Canada Investigates Potential PEDv, Feed Link

Canadian Food Inspection Agency is conducting tests to determine if feed is a factor in PEDV transmission

Published on: Feb 20, 2014

The Canadian Food Inspection Agency this week said it is conducting tests to determine if feed may be a contributing factor in the current Porcine Epidemic Diarrhea virus outbreak.

The virus, first discovered in the U.S. last year, poses no risk to human health or food safety. It does, however, result in high mortality among piglets and can be easily transferred from one farm to another via the fecal-oral route.

The tests stem from a voluntary recall of Grand Valley Farms' pelleted swine nursery feed products containing porcine plasma on Feb. 9.

Testing has determined that PED virus was present in samples of U.S.-origin plasma obtained at the third-party manufacturer for Grand Valley Fortifiers. This plasma was used as an ingredient in feed pellets produced by the company, CFIA says.

Canadian Food Inspection Agency is conducting tests to determine if feed is a factor in PEDV transmission
Canadian Food Inspection Agency is conducting tests to determine if feed is a factor in PEDV transmission

Testing with a swine bioassay has determined that the plasma ingredient contains PED virus capable of causing disease in pigs.

Related: Porcine Epidemic Diarrhea Affects All Hog Farms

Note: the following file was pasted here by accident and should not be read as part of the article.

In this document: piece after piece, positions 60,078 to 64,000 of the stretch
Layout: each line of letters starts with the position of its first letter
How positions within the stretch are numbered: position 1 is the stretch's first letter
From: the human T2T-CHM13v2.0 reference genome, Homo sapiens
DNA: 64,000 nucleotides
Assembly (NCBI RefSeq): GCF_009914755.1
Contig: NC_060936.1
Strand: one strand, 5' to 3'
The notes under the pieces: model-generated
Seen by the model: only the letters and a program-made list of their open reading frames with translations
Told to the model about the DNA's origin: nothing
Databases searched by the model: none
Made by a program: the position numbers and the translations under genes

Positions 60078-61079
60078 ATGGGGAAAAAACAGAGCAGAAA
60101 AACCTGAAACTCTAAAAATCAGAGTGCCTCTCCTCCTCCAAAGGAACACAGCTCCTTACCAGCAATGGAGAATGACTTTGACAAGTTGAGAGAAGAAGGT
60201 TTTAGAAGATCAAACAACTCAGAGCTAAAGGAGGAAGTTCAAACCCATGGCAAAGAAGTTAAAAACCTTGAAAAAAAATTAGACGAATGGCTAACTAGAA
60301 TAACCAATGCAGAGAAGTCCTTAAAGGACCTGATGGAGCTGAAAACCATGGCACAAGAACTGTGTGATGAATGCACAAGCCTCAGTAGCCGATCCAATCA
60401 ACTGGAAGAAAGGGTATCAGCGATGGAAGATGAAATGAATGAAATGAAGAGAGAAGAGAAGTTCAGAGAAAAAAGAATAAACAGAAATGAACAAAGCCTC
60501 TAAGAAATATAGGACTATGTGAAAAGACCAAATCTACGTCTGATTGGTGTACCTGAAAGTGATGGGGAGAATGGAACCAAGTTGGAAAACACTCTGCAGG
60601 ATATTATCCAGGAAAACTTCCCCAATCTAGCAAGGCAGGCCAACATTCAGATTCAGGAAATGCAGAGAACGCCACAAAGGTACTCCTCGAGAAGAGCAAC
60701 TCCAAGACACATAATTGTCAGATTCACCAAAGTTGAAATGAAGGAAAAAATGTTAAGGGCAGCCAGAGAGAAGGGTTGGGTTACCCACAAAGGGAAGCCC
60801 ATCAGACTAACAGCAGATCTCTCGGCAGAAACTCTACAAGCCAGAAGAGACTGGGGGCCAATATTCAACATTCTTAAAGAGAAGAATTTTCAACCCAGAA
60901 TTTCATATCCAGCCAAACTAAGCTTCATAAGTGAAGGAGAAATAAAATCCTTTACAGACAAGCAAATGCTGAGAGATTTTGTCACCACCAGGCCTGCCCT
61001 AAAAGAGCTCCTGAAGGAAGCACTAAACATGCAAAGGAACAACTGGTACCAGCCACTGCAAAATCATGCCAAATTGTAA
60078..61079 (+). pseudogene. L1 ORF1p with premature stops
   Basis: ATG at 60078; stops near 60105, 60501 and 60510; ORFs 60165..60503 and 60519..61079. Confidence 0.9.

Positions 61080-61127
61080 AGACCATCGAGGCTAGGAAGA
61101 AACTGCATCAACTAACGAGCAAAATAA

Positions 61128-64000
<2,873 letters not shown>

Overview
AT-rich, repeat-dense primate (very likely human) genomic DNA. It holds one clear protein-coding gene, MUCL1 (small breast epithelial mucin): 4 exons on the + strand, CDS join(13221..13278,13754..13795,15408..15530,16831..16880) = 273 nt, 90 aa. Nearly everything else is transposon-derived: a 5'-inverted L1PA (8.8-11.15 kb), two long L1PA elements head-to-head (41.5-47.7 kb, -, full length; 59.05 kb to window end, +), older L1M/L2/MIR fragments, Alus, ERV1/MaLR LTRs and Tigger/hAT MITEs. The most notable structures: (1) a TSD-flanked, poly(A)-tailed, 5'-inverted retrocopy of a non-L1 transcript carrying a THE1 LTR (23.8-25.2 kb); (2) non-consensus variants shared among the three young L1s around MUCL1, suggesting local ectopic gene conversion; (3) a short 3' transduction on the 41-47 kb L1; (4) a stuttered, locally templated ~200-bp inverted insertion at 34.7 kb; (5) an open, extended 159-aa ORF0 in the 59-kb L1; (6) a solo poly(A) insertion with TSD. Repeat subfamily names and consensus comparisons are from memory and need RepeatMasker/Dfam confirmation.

According to Grand Valley Fortifiers, the Feb. 9 recall was initiated without confirmation of PED contamination, but as of Feb. 18, they expressed concern for affected farms.

"Our hearts and prayers go out to all those who are now struggling with us to fight this new and aggressive virus," a statement noted. "We are doing everything we can to work with the government authorities to conclusively determine if our pelleted nursery feeds have been contaminated and unfortunately transmitted the virus to our valued farm partners."

Continued testing
While Grand Valley Fortifiers say that Dr. Doug MacDougald from South West Ontario Veterinary Services and the Ontario Ministry of Agriculture and Food epidemiological team have received information from an unrelated incident that the virus may be able to be transmitted through feed, CFIA says further testing will be done to assess if the feed pellets are capable of causing disease in piglets.

That testing will look for a direct link between the feed and the spread of the disease, as the virus is only confirmed in a single ingredient at this time. Results are expected within days, CFIA said.